CSF tau levels influence cortical plasticity in alzheimer's disease patients

Giacomo Koch, Zaira Esposito, Hajime Kusayanagi, Fabrizia Monteleone, Claudia Codecá, Francesco Di Lorenzo, Carlo Caltagirone, Giorgio Bernardi, Alessandro Martorana

Research output: Contribution to journalArticlepeer-review


Alzheimer's disease (AD) is a neurodegenerative process characterized by progressive neuronal degeneration, reduced levels of neurotransmitters, and altered forms of synaptic plasticity. In animal models of AD, amyloid-β (Aβ) and tau proteins are supposed to interfere with synaptic transmission. In the current study, we investigated the correlation between motor cortical plasticity, measured with 1 Hz repetitive transcranial magnetic stimulation (rTMS), and the levels of Aβ 1-42, total tau (t-Tau), and phosphorylated tau (p-Tau) detected in cerebrospinal fluid (CSF) of AD patients. We found that the overall rTMS after effects were milder in AD patients in comparison with controls. In AD patients the amount of rTMS-induced inhibition correlated with CSF t-Tau, but not with Aβ 1-42 CSF levels. Surprisingly, higher CSF t-Tau levels were associated to a stronger inhibition of the motor evoked potentials, implying that the expected effects of the 1 Hz rTMS protocol were more evident in patients with more pathological t-Tau CSF levels. These data could be interpreted as the consequence of CSF t-Tau mediated abnormal excitatory activity and could suggest that CSF t-Tau may impact mechanisms of cortical plasticity.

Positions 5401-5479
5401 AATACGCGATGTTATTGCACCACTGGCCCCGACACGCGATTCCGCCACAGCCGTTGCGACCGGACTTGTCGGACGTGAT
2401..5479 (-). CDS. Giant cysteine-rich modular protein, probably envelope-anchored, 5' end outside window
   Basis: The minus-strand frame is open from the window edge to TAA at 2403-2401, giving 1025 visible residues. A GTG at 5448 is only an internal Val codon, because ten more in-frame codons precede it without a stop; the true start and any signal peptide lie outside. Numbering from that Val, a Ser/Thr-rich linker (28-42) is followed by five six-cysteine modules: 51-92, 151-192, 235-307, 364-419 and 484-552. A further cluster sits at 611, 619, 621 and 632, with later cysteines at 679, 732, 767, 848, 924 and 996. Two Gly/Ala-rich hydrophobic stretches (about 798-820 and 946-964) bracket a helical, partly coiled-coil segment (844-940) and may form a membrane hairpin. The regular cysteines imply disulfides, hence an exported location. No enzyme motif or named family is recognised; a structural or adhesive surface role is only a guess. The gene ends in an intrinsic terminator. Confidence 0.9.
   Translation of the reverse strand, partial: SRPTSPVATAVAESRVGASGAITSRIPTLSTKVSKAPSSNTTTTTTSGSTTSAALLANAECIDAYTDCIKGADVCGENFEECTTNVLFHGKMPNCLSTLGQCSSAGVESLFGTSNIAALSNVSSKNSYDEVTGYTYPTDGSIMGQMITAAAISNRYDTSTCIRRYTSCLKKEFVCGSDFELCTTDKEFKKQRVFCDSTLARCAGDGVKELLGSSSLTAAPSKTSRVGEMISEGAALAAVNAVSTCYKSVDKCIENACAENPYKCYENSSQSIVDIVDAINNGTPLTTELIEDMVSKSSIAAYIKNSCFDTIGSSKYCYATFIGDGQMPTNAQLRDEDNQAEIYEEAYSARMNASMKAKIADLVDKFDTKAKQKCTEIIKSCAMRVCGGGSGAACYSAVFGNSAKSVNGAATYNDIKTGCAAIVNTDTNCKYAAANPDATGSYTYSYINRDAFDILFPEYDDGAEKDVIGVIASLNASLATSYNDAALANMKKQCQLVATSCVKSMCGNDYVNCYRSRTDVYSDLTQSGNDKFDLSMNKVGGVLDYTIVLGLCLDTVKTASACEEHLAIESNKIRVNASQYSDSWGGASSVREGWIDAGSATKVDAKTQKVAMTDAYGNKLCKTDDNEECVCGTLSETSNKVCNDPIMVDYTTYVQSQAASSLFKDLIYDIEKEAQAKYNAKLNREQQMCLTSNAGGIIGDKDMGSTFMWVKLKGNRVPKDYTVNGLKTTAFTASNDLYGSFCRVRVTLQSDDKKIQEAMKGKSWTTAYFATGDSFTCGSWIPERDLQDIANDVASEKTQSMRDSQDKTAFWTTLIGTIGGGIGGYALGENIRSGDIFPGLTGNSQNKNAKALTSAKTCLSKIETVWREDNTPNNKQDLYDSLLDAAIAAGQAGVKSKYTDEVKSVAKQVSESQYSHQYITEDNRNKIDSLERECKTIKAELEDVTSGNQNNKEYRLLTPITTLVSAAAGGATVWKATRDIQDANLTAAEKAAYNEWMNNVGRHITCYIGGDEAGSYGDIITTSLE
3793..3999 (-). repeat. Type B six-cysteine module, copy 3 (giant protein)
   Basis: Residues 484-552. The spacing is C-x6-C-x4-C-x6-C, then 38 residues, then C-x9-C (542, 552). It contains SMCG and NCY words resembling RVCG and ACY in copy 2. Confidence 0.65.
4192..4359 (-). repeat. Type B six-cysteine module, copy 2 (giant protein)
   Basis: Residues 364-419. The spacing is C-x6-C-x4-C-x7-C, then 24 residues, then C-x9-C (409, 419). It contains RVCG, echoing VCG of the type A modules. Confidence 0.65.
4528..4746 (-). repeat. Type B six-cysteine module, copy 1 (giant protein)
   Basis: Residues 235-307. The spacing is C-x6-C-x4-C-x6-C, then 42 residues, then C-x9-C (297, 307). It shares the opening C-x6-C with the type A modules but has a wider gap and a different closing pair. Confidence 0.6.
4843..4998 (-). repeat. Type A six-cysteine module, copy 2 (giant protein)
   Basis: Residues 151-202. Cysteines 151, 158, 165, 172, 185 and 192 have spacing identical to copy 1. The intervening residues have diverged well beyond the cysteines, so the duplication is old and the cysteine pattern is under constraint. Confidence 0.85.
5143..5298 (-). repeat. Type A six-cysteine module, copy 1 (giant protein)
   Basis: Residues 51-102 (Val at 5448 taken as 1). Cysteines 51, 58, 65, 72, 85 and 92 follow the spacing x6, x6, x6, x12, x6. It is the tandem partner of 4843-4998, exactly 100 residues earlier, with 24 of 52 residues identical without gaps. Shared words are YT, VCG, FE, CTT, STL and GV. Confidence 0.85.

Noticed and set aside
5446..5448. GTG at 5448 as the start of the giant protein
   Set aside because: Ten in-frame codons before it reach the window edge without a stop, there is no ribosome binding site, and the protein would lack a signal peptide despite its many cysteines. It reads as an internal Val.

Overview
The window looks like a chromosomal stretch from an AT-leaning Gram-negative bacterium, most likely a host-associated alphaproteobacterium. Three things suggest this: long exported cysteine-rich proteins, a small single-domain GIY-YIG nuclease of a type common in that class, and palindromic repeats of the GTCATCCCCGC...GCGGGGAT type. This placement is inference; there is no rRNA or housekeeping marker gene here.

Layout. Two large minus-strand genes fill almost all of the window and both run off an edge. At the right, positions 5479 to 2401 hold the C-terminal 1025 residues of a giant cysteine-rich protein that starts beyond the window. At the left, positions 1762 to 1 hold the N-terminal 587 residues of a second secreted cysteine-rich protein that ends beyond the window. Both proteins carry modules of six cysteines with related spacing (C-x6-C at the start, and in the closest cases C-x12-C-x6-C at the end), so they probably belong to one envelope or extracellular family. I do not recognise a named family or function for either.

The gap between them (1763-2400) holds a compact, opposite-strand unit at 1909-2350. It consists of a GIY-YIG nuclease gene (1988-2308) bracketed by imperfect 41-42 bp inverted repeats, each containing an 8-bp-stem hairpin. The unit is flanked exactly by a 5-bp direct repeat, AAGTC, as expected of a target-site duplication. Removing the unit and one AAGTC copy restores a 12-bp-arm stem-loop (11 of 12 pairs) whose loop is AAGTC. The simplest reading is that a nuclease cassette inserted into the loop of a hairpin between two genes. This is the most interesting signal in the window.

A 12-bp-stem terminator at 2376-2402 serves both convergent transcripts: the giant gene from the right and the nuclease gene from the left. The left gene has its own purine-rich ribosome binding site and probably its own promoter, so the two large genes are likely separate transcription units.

Original languageEnglish
Pages (from-to)181-186
Number of pages6
JournalJournal of Alzheimer's Disease
Issue number1
Publication statusPublished - 2011


  • Alzheimer's disease
  • cerebrospinal fluid
  • cortical plasticity
  • tau
  • transcranial magnetic stimulation

ASJC Scopus subject areas

  • Psychiatry and Mental health
  • Geriatrics and Gerontology
  • Clinical Psychology

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